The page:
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Wednesday, March 2, 2011


We're back! Our week of summer in Nicaragua was a nice break from winter. The trip down on February 21 went smoothly and we arrived in Managua on time. It was snowing when we left home and in the 90s when we arrived in Managua. Joel Heatwole met us at the airport and took us another two hours north to Leon where we stayed for a week.
The four men and two women in our group were split up and lodged in three houses with mission staff. We stayed with Nathan and Angie Miller who are from Nebraska. I think we had the best accommodations with a nice room and our own bathroom. (Age has its benefits!)

Paul and Gloria stayed with Richard and Andrea Burkholder (from PA). Merle and Ed stayed with Delmar Martin (from our church) and Joel Heatwole (from SC) in their bachelor pad. Merle and Ed slept on cots on the front porch (below). That should tell you something about the weather.

The main purpose of the trip was to build a house for an old lady in Leon. A native, Benito, joined the work crew. The five men moved the lady's stuff out of her house and tore it down in less than two hours on Tuesday morning. They left the block wall in place and reused some of the tin for the walls but replaced the rotted wooden corner posts with concrete ones and put on a completely new roof. It was finished on Friday morning. It doesn't look like much but she was crying, hugging, and kissing them and couldn't get done thanking them. She said it is the nicest house she ever had. The old house was full of holes and must have been a sea of mud in rainy season. The floor is still dirt but now she at least has a tight tin roof over her head.

Some of the men also helped another man lay block for his house and the others helped Delmar pull the pump out of his well and fix it.

Gloria and I spent most of our time cooking for the men but we also took the bus twice into the city to go shopping. We hit all the fabric stores and 51 yds. of fabric came home with me. (Gloria had 42 yds.)
After the work was finished Friday (Feb. 25) we were free to do some sightseeing. Delmar took the men to see a huge cathederal and old prison on Friday afternoon while Gloria and I cooked a PA Dutch meal for all the mission workers and some of the natives. We made ham loaf, mashed potatoes, sweet corn, cabbage salad, jello cake, and cherry delight. We used the kitchen of the single girls on the second floor of the apartment next to the church and served the meal in the large room below. Everyone seemed to enjoy the food and the natives asked for plates of the leftovers.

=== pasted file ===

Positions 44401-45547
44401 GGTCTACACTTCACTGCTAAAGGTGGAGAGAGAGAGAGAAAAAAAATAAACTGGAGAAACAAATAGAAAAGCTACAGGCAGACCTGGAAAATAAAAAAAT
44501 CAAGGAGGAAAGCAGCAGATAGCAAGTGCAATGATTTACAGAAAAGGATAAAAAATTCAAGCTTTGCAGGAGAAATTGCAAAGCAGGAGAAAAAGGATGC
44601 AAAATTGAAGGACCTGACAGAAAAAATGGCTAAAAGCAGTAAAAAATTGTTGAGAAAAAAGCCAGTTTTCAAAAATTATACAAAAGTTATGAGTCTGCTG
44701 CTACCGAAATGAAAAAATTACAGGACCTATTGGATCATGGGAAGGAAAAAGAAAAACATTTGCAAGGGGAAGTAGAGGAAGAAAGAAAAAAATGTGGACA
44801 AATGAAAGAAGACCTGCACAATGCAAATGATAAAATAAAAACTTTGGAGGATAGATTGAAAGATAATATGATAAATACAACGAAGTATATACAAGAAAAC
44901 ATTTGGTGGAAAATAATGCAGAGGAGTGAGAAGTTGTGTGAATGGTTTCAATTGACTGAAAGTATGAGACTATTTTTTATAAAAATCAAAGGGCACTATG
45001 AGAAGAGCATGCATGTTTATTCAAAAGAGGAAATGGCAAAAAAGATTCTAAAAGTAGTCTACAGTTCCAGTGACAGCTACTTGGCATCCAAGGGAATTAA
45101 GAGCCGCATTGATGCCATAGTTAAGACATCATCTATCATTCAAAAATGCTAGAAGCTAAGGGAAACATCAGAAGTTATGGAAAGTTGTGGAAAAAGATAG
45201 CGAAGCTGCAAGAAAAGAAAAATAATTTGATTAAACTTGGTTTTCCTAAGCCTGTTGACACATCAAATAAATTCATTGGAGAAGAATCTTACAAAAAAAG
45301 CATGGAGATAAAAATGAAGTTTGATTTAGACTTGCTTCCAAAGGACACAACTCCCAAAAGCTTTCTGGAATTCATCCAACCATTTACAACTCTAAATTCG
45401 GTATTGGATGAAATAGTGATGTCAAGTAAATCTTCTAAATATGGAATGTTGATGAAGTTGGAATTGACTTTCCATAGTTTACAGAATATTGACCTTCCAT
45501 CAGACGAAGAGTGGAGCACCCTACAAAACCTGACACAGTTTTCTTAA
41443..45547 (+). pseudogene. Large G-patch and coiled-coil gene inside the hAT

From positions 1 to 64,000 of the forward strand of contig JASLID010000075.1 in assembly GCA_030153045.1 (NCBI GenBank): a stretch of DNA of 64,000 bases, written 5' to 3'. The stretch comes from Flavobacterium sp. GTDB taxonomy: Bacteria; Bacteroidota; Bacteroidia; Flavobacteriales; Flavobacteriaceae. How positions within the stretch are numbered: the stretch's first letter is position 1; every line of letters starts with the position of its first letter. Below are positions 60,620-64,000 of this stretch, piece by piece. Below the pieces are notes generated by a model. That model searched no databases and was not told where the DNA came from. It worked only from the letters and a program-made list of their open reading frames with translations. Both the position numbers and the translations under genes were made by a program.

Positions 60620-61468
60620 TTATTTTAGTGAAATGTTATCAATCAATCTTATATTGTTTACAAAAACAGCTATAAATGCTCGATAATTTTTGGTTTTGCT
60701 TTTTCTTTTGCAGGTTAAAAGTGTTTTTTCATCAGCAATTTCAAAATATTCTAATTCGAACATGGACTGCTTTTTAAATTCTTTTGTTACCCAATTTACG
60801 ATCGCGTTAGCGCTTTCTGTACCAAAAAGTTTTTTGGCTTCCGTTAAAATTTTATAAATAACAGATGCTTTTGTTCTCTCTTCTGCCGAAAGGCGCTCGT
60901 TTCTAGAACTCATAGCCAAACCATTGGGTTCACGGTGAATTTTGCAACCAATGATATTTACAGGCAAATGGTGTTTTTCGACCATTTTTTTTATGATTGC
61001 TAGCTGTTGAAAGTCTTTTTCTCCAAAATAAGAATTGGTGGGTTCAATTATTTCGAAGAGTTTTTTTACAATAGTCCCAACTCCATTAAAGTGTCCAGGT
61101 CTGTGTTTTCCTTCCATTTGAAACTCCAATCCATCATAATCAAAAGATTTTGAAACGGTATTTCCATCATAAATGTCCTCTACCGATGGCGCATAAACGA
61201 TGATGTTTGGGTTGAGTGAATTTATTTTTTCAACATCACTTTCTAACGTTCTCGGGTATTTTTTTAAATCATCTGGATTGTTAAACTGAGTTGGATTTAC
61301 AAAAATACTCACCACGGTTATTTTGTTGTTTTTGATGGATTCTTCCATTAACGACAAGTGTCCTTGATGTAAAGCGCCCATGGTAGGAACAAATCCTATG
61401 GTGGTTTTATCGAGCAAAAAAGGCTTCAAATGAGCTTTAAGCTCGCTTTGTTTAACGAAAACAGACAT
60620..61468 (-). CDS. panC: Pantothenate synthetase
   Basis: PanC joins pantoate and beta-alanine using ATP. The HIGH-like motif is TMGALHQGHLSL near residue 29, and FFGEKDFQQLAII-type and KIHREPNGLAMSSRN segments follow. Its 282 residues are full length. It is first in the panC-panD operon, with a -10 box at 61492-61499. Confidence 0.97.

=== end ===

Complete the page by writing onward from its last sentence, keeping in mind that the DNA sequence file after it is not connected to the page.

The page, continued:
On Saturday Richard and Andrea took us to see a volcano in a national park. We could drive up to the top and look down into the crater. The size of that hole was unbelievable! It has not erupted for a long time but is considered active because it is still smoking. I don't know when it first erupted but the first drawing of it was made in 1529 so it has been active for at least 500 years and probably erupted the first time much earlier. It was impossible to get the whole crater on one picture. The hole where the smoke is coming from is about as deep as the one you see in this picture.

We had supper in a restaurant overlooking a lake. From that point we could see the entire lake, across a strip of land wide enough for a city (plus some) to Lake Nicaragua. At this higher elevation the landscape was greener and this was the most beautiful scenery we had seen. The whole land is lush and green during rainy season but this was dry season so the landscape was brown and very few flowers were blooming where we were staying.

L-R: Ed, Merle, Paul & Gloria, Leroy & Romaine

We went to church with our hosts on Sunday morning but I understood only a few words of the Spanish service. Nathan and Angie invited all of our group to their house for lunch and the afternoon. Around 4 p.m. they took us on a 20-minute drive to the Pacific Ocean to watch the sunset. To me, that was the highlight of the trip. The sand was black instead of white. The sky was not as colorful as sometimes but it was still beautiful. I took oodles of pictures as the sun went down but they do not capture the full beauty of the sunset. It was a lovely end to the week and more spiritual than church that morning.

The trip home on Feb. 28 was a long, drawn-out affair due to teriffic thunderstorms in Atlanta that closed the airport for 45 minutes. We were diverted to New Orleans and sat on the plane waiting for the weather to clear. What was supposed to be a 3 1/2 hour flight from Managua to Atlanta turned into seven hours on that plane. When we finally landed in Atlanta at nearly 10 p.m. we were unable to make our connecting flight to Baltimore. We got vouchers for a motel in Atlanta and fell into bed at 1 a.m. After only four hours of sleep we got up again to get to the airport. Our flight to Baltimore was on time and it was a smooth ride. We had about a three hour drive home from there and finally reached our house about 2:30 p.m. It was the best place I saw on the whole trip!
I'm glad we could go and the memories will last as long as I do. But I am more glad to be back home and ready to settle into my own familiar rut. I went to bed at 7 last night and was not disturbed at 4 by the crowing of roosters. (I would cheerfully have wrung a few necks down there if I could have reached the crazy critters.) It was 26 this morning and we did not need a fan last night. The highs will be in the 40s today instead of the 90s but the crocus are blooming and spring is on the way.


Anonymous said...

I enjoyed this interesting account of your "mission" trip. Pictures are so helpful. Mary H

Anonymous said...

Thanks for sharing all about your trip. I hope I get to go on a missions trip someday. I know that must be a very rewarding experience.
Ginny Traycik